Abigail Curlew: International Day for Tolerance
This article was authored by Pierre Elliott Trudeau Foundation 2019 Scholar Abigail Curlew
Political efforts threaten to undermine fundamental trans rights
Whenever I mention the many forms of oppression, stigmatization, and marginalization that many two-spirited, non-binary, and transgender folks face across North America and Europe, I’m often met with skepticism. I’m told that it’s 2019, and surely trans people couldn’t possibly have it that bad. It’s this disbelief that makes our struggles invisible, even while they are featured on front page newsfeeds across the globe.
Today is International Day for Tolerance, and I challenge you to consider the dangerous political trends that have captured the everyday lives of trans folks across the United States and Canada. Though these trends may be jarring and frightening, it’s important that we acknowledge the facts and face them down.
Last October, news broke with The New York Times that the Trump administration was considering narrowing the definition of gender to “a biological, immutable condition determined by genitalia at birth”. The HHS Civil Rights Office, under the influence of Trump-appointee Roger Severino, was seeking to erase trans people from federal legislation to actively exclude us from civil rights protections. This new shift in federal policy occurred alongside the infamous trans ban in the US military, potentially impacting the lives of between 2150 to 15000 transgender service members.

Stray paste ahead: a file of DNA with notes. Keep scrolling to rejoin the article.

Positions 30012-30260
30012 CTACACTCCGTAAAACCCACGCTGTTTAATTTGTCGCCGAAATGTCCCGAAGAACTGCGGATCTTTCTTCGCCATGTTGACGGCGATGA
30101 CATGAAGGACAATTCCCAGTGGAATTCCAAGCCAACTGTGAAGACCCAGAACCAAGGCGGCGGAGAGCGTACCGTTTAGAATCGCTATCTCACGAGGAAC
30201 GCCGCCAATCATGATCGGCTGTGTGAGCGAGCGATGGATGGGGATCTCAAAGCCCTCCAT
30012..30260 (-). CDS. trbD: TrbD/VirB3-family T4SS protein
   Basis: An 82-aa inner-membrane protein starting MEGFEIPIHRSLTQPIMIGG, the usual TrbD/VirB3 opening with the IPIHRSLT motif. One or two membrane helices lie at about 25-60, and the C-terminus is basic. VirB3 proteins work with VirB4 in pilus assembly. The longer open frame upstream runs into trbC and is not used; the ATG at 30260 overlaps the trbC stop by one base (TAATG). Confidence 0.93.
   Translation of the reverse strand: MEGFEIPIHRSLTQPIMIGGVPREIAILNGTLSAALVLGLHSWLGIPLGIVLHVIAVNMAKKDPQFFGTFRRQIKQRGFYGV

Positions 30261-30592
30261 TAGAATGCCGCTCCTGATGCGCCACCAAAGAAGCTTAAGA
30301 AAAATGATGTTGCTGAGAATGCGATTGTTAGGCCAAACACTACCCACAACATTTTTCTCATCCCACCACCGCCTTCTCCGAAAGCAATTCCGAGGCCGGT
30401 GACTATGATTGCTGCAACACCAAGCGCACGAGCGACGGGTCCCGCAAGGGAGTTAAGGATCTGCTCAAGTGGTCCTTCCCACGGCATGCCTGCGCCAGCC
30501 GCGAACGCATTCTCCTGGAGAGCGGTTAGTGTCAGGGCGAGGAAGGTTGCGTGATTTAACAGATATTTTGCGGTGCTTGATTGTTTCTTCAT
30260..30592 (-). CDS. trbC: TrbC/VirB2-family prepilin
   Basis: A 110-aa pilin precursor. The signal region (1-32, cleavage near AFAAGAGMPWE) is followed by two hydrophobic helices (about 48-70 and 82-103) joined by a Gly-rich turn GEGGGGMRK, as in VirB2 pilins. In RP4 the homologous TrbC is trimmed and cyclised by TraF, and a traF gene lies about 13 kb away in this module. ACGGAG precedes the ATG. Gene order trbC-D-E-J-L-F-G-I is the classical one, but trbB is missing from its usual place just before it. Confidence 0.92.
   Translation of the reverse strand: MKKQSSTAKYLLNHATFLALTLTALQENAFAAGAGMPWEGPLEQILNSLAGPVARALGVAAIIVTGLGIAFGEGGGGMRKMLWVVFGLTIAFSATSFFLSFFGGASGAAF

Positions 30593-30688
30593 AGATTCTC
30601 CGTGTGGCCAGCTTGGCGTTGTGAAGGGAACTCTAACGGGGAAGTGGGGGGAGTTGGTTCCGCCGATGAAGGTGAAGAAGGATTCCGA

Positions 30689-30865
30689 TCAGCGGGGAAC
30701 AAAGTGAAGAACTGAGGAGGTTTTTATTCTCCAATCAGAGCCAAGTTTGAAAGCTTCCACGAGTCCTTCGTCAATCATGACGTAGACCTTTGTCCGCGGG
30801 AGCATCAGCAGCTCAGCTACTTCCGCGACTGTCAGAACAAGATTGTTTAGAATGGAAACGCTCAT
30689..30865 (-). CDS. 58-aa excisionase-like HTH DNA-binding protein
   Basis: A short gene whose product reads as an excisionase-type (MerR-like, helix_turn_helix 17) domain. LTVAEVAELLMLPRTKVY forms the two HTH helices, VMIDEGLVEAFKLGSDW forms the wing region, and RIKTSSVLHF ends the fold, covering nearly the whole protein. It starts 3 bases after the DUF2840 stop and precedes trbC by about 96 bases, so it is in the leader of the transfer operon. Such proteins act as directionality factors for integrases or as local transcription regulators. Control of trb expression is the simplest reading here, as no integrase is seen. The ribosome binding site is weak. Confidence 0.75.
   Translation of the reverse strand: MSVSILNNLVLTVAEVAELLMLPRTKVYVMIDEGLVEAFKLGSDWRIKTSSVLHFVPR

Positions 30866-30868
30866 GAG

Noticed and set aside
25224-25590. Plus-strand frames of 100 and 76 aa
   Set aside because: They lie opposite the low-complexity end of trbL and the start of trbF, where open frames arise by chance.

More recently, the Trump Administration’s Department of Justice has instructed Justices on the Supreme Court to set a new legal precedent that would allow for the active discrimination and segregation of transgender people in relation to employment. Following up on their earlier efforts to define transgender people out of legal existence, the DOJ has argued that civil rights only protects discrimination under “biological sex”.
There are great efforts at play to legally eradicate us from being recognized as persons under the law, and thus push many of us back into the closets or into hiding.
Canada isn’t immune to these emerging anti-trans political trends. Notably, the Ontario Progressive Conservatives passed a motion at their party convention that would direct the party to ban mentions of “gender identity” from public education. Their reasoning was that trans identity is a “liberal ideology” and a “social experiment” that are not appropriate for children. Furthermore, recent research is showing that Canadian trans folks face so much day-to-day harassment that many of us are afraid to leave our homes.
Recognition is the first step towards building a more tolerant society. We need to recognize the political machine currently working to undermine the basic human rights of trans folks. Many of us are fearful that our society is about to turn on us, but the wider cisgender public have largely not tuned in to our struggles.
As engaged scholars and leaders, we have access to countless pedagogical tools and philosophies to teach people empathy and tolerance. It is important that we use these tools to challenge this growing discontent around the existence of trans people. After recognition comes the hard work of fostering empathy with the explicit goal of undoing hatred, prejudice, and discrimination.
International Day for Tolerance provides us with an opportunity to spark conversations about how to care for transgender people in a society that is becoming increasingly hostile towards us. It is an opportunity to ignite the political spirits of those around you to step up to politicians and have them recognize that their discriminatory practices will not be welcome in this country.